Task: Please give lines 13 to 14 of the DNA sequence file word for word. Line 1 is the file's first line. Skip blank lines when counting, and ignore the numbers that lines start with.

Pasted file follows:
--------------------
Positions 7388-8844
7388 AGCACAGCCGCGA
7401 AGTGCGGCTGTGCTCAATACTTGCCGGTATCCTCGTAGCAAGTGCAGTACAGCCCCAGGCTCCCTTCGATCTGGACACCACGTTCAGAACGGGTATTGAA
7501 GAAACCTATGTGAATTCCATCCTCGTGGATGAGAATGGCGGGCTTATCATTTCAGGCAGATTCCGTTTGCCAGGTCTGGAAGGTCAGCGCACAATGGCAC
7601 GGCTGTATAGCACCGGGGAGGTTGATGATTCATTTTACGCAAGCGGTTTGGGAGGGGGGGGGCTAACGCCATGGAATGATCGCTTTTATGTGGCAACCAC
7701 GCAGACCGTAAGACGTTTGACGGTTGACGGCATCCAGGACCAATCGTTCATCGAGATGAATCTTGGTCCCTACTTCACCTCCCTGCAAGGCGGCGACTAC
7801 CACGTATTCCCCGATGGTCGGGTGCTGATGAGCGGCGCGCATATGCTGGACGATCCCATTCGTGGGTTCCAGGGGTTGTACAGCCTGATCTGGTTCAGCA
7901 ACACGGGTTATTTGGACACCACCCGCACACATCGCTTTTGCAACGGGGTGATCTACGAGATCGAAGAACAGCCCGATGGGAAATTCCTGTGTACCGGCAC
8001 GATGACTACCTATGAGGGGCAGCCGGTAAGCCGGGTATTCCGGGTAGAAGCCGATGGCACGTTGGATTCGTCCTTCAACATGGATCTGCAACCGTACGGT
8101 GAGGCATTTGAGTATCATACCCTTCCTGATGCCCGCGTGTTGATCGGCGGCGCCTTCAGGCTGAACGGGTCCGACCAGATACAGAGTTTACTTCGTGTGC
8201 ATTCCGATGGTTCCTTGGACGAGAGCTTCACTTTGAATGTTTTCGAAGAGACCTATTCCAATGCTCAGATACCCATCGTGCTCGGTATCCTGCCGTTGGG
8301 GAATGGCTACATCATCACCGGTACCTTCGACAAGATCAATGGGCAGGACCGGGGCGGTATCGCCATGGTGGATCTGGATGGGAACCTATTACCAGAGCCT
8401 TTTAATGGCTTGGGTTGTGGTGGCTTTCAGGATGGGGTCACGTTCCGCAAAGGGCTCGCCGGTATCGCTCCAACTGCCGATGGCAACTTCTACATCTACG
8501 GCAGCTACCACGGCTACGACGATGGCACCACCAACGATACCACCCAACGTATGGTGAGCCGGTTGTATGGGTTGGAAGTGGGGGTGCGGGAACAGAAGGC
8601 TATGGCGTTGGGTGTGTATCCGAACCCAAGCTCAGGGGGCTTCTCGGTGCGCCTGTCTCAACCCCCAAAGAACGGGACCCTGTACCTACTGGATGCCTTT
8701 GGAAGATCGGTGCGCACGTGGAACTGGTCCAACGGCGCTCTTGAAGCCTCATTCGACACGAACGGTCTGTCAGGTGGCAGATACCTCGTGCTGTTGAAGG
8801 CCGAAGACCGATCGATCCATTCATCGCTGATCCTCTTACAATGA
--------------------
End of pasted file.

8401 TTTAATGGCTTGGGTTGTGGTGGCTTTCAGGATGGGGTCACGTTCCGCAAAGGGCTCGCCGGTATCGCTCCAACTGCCGATGGCAACTTCTACATCTACG
8501 GCAGCTACCACGGCTACGACGATGGCACCACCAACGATACCACCCAACGTATGGTGAGCCGGTTGTATGGGTTGGAAGTGGGGGTGCGGGAACAGAAGGC